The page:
Folate-deficiency anemia is a decrease in red blood cells (anemia) due to a lack of folate. Folate is a type of B vitamin. It is also called folic acid.A person who lacks folic acid may experience intestinal problems as well as the usual symptoms of anemia.Folate is especially important for fetal development. It plays a crucial role in the formation of a developing child’s brain and spinal cord. Folate deficiency can lead to severe birth defects, growth problems, or anemia.

Folate Food Sources:

You can find folate in foods, including:
  • Beans and lentils
  • Citrus fruits
  • Leafy green vegetables
  • Asparagus
  • Meats such as poultry and pork
  • Shellfish
  • Fortified grain products

Daily Intake Recommendation:

Folate is naturally found in food, and folic acid is the form of folate that is used in multivitamins, supplements, and fortified foods. The current daily intake recommendations for folate and folic acid are 400 mcg per day for adults. The maximum amount of folic acid that you should consume each day is set at 1,000 mcg, according to Oregon State University. Therefore, you should get the majority of your daily intake from folate-containing foods and limit your folic acid supplementation to a standard multivitamin. The Harvard School of Public Health states that a standard multivitamin contains around 400 mcg of folic acid.

Diet Chart for Anemic Patient:

The first five days of a special diet for anemic patients should be devoted exclusively to fresh fruits. During this period, all three meals should consist of fresh fruits taken at five-hourly intervals.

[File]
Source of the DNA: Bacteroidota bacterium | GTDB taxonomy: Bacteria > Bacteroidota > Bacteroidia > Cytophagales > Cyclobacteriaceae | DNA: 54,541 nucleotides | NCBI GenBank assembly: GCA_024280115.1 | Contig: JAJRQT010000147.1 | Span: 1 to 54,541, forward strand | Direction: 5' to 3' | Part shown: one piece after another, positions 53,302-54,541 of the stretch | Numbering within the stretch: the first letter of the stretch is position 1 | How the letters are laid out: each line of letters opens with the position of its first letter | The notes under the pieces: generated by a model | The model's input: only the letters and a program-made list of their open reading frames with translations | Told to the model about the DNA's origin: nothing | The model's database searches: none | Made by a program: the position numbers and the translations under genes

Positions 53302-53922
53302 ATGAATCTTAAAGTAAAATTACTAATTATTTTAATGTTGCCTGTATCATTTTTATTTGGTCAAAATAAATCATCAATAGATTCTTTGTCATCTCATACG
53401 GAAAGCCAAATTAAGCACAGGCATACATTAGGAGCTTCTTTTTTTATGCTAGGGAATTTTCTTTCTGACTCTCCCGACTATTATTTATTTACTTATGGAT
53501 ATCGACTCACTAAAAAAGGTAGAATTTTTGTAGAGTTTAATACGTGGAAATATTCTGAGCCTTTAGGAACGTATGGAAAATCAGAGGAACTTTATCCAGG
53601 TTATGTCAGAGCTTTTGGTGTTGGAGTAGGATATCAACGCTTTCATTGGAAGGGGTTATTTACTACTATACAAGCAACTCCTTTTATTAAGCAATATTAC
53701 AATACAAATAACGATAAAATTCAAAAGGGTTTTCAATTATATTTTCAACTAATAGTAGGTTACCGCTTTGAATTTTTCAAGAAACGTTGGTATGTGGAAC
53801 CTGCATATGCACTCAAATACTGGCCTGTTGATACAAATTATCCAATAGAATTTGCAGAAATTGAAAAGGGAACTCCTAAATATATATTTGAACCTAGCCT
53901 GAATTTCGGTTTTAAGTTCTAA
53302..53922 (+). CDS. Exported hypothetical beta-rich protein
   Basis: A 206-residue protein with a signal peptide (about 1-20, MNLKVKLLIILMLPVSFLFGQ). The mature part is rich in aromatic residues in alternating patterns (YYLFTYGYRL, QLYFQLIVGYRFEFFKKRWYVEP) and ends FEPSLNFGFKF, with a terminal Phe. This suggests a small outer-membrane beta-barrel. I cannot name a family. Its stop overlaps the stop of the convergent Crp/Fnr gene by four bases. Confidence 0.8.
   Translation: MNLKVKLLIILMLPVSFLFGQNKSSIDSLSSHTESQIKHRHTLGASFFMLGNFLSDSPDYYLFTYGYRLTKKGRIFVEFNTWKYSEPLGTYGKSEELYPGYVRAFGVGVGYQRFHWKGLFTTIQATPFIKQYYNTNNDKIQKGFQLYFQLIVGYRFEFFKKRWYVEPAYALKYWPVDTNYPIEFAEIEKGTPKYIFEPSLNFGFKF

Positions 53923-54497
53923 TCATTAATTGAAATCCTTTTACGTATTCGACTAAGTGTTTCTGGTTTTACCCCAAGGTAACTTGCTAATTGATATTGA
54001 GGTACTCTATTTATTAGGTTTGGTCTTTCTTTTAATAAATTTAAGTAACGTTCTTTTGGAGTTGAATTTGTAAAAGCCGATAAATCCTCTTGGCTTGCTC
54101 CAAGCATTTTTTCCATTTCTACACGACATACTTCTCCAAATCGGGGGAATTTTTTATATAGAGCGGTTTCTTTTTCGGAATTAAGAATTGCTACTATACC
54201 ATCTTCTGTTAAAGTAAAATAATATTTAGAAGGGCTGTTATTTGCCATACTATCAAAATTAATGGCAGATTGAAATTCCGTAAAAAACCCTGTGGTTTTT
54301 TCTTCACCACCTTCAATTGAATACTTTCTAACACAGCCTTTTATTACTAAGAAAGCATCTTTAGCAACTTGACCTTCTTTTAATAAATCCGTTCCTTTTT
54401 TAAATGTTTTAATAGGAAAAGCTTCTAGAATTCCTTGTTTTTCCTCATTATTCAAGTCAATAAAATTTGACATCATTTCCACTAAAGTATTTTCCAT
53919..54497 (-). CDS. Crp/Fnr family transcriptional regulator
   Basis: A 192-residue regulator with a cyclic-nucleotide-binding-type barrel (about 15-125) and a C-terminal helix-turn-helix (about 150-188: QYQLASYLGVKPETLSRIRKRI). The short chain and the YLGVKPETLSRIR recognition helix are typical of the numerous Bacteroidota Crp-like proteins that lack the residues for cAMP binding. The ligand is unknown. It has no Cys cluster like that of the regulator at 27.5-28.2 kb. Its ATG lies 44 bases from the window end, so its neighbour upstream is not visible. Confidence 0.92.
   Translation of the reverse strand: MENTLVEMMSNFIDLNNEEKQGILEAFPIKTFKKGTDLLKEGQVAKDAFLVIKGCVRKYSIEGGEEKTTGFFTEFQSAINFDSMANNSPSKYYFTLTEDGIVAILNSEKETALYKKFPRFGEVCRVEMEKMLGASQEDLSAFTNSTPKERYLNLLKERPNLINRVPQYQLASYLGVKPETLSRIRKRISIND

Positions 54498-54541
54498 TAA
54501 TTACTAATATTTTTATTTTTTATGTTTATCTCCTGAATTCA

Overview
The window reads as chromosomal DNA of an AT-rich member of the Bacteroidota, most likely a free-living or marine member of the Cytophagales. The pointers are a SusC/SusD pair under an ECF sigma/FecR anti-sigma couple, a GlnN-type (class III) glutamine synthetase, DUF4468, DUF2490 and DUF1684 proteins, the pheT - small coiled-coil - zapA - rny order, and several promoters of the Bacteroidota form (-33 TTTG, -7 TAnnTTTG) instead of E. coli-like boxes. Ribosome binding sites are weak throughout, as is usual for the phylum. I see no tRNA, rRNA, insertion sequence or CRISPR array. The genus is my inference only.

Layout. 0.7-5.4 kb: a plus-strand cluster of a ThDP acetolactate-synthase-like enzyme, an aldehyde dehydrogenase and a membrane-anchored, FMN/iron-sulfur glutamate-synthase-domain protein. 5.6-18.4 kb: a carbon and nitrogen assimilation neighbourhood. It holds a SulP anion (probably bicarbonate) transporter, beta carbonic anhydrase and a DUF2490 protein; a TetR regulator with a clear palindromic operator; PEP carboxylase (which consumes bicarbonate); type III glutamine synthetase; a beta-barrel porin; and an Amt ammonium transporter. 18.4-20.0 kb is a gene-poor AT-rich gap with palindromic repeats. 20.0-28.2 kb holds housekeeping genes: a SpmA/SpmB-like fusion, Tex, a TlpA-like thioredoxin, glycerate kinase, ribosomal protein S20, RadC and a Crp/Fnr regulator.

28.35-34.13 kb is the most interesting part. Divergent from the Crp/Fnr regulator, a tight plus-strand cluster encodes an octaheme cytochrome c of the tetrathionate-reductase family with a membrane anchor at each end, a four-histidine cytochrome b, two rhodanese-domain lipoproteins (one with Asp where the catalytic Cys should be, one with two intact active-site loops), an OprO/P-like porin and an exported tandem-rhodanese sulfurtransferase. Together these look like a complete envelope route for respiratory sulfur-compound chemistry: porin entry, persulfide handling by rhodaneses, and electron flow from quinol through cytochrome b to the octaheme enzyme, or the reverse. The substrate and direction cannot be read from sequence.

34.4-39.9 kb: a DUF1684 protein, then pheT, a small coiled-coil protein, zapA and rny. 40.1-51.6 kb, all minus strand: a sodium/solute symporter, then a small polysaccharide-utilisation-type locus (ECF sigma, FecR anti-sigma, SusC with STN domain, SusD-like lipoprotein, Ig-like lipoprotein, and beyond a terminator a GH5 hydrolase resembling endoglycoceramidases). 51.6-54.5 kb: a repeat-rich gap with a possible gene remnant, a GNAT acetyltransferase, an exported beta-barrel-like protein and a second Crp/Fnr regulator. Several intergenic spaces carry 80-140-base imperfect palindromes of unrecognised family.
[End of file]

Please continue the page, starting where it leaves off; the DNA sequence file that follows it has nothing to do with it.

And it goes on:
After this, a diet of fresh fruits and milk should be followed for the next fifteen days. The only difference during this period is the addition of milk to each meal of fruit, starting with 2 pints of milk every day and moving up to four or five pints every day in ½ pint increments. Thereafter, a well-balanced diet consisting of fruits, vegetables, whole grains, seeds, and nuts can be followed.
Other measures that should be adopted include:
  • Drinking at least 8 to 10 glasses of water every day
  • Getting adequate rest and sleep
  • Exercise or light yoga can help in regaining fitness 

Bad Food for Anemia to Avoid:

  • Added sugar/sweeteners
  • Processed grains
  • Chocolate. Chocolate contains a substance that removes iron from your body, so it is best to avoid when you are trying to increase your iron levels.
  • Bran. Bran is high in insoluble fiber that traps and removes iron during digestion.
  • Conventional dairy. Calcium binds with iron in foods and can lead to poor absorption.
  • Soda. Soda is high in sugar and poor in nutrients and it blocks iron absorption.
  • Coffee and black tea. Excessive coffee intake may block iron absorption, so reduce it to no more than one cup per day.
In short, these are the best dietary management for the recovery of anemic patients.